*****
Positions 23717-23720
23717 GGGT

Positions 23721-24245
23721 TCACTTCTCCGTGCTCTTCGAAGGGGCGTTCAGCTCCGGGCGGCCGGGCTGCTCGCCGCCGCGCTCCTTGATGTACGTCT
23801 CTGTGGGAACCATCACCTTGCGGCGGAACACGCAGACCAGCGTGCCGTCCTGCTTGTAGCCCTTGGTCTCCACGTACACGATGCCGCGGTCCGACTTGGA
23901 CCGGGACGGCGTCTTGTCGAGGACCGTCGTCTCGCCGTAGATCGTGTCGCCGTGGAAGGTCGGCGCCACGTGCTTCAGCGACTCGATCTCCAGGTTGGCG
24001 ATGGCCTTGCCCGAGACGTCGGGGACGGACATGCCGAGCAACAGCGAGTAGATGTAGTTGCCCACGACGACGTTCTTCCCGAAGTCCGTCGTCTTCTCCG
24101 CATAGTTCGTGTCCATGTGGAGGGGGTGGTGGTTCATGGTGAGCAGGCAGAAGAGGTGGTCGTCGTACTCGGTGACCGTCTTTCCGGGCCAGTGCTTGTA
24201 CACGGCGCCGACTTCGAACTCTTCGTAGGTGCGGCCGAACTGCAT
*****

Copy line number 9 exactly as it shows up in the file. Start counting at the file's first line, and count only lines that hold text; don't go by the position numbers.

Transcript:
24201 CACGGCGCCGACTTCGAACTCTTCGTAGGTGCGGCCGAACTGCAT